Meeting Melecio

Lauren here, excited to be bringing you another update from Lima!

Today, Briana, Cindy, and I got up on Peruvian time, and headed out for a quick breakfast around noon.  We then returned to our hostel to await the arrival of Melecio, who came by around 3:00, after finishing up his meeting with several members of the Ministry of Health.  Due to the late hour, we deemed it inefficient to head out to Callao today, and instead, we spent the next several hours talking with Melecio. First, Melecio showed us this pamphlet that ASPAT had created to spread awareness of their cause and organization.


Then, we moved on to discussing a plan for our internship. Ideally, Melecio would like to implement several projects with the members of the GROW Team.  ASPAT’s most important current projects involve the provision of food baskets to extremely poor patients and the construction of several modular homes to quarantine the extremely drug resistant.

In the next couple of weeks we will be:

(1) Equipping and delivering five food baskets for patients suffering from multi- and extremely-drug resistant TB.

(2) Visiting a children’s hospital (see our blog post on the paper stars for more details)

(3) Meeting with members of the Ministry of Health to discuss future plans for the prevention of TB

(4) And, depending on whether ASPAT receives the finances in time, we will be constructing 8 modular homes to separate patients from their families, reducing the risk that their TB wills spread to their loved ones

But what members of GlobeMed will be most interested in is Melecio’s account of the struggles ASPAT has faced in their fight to raise awareness:

(1) Peru, like many other governments in South America, has spent many years denying that TB is a recurring problem in their country.  Because there is such a strong correlation between HIV and TB, there is a pervasive stigma  surrounding the disease.  Many believe that those who contract TB are either HIV-positive drug users or the very poor, who have contracted it due to lack of sanitation (and obviously, the two categories overlap).  As such, the government feels that if they admit that they have a TB problem, they are also admitting to having problems with extreme poverty and potential drug abuse.

(2) As a result of this denial, accurate statistics are extremely hard to come by.  Statisticians receive their data from the Ministry of Health, which has a vested interest in reporting skewed numbers.  These numbers are easily falsified: for example, it is said that in the wealthier districts of Miraflores or San Isidro, TB is nonexistent.  But if one were to investigate more thoroughly, one would find that every pharmacy in Miraflores sells TB medication.  As it turns out, because the citizens of Miraflores and the surrounding neighborhoods are wealthier, they are able to buy their meds directly from pharmacies without prescriptions from doctors.  Thus, they are never entered into any medical records, and the perception that only the poor get TB is perpetuated.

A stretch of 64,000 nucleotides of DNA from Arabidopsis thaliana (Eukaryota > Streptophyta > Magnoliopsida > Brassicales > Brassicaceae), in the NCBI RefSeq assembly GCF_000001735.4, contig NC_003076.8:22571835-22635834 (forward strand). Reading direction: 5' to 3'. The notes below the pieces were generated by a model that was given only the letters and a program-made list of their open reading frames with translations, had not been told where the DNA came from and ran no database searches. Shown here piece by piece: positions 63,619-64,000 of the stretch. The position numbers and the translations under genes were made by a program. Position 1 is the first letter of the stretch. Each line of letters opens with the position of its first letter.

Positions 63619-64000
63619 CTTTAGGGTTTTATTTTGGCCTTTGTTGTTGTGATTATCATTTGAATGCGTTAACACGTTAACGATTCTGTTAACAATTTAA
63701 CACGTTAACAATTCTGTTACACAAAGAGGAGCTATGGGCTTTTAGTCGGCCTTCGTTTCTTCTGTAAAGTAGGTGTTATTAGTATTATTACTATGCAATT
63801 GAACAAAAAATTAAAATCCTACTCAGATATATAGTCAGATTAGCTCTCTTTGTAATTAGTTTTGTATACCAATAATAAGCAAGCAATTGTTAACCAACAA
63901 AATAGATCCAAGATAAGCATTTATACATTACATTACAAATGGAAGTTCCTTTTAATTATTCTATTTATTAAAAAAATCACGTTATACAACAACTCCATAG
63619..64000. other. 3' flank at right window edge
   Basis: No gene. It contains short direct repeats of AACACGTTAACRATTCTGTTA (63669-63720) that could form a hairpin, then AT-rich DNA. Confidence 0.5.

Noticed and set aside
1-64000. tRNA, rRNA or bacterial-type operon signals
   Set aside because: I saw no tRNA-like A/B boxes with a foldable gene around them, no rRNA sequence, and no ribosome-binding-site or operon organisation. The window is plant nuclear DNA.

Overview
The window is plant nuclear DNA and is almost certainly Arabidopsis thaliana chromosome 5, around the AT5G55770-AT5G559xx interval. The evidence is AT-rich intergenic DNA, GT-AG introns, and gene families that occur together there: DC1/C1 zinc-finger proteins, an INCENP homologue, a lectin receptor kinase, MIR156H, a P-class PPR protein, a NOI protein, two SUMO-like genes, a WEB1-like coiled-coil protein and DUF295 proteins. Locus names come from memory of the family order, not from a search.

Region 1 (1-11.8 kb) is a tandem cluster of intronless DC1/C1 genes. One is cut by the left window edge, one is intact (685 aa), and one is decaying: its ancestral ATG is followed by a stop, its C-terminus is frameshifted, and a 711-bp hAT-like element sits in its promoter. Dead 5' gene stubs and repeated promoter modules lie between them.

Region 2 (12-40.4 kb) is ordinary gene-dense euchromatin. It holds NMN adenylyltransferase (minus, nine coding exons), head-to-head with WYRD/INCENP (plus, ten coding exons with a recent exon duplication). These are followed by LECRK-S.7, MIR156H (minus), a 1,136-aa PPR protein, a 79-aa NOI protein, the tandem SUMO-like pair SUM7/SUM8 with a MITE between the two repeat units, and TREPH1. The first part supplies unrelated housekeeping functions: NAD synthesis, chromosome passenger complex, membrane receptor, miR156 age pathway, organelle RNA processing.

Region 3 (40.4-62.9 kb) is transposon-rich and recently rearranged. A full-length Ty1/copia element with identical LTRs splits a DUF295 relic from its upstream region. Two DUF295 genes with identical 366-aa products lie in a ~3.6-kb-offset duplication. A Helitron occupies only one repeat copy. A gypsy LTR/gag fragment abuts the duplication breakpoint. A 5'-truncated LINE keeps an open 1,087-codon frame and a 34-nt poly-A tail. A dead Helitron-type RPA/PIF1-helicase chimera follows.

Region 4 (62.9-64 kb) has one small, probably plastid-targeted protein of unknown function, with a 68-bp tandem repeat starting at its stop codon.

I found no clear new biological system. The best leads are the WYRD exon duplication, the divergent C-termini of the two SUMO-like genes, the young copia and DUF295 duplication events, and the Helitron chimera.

(3)  Melecio, the members of ASPAT, and other TB-related organizations have spent the last couple of years petitioning the government to take a more active role in TB awareness and prevention.  Unfortunately, because Peru does not have a particularly centralized government, such a task is very complicated.  Melecio explained that ASPAT has had to gain the attention of the governments of the various municipalities of Lima and work their way up to the so-called central government.  It is the central government that passes the laws, but the municipal governments that enforce them – thus, ASPAT truly needs the cooperation of all to implement change.

(4) To do so, Melecio has moved TB out of the realm of infectious disease and into national security.  The rise of multi-and extremely-drug resistant (MDR and XDR) TB is very alarming, because currently, there is no way to treat extremely drug resistant TB.  With the rise of globalization, the possibility that XDR-TB could spread throughout the world is unfortunately likely.  As such, the time to act is now, to prevent XDR-TB strains from taking hold before the problem gets even worse. The response from the government in the past year or so seems to indicate that this tactic is working, as the government has begun taking a more active role in TB education and prevention.

The lessons Melecio has to offer GlobeMed members are many, but for the sake of time, we will talk more about Melecio and his experiences in later blog posts as we get more deeply involved with ASPAT.  Here is a brief teaser:

(1) How one can use the lessons one learns in professional life to run a non-profit

(2) How a system of responsibility (society to patient and patient to society) is necessary to teach people to take control of their lives

(3) How to target a seemingly-narrow message to various interest groups

(4) How to increase visibility of a non-profit and of an issue

After our very productive conversation, we headed out for a couple of hours to continue exploring Miraflores.  Below are a couple more pictures of the various sights of the city:

We walked in the direction of the ocean and stumbled upon a number of parks, including  the Parque del Amor (Park of Love).



The parks bordered the cliffs that overlooked the ocean, so the view was jaw-dropping.


And finally, we discovered several fountains and plazas tucked within the streets of Miraflores.



More photos on Cindy’s Facebook if you’re curious.

Tomorrow, we head out to Callao bright and early to meet with Melecio, the members of ASPAT, and several representatives from the Ministry of Health to discuss the current situation and brainstorm ways in which TB can be reduced.  It should be an interesting day!


Posted on June 15, 2012, in GROW Trip 2012 Blog. Bookmark the permalink. Leave a comment.

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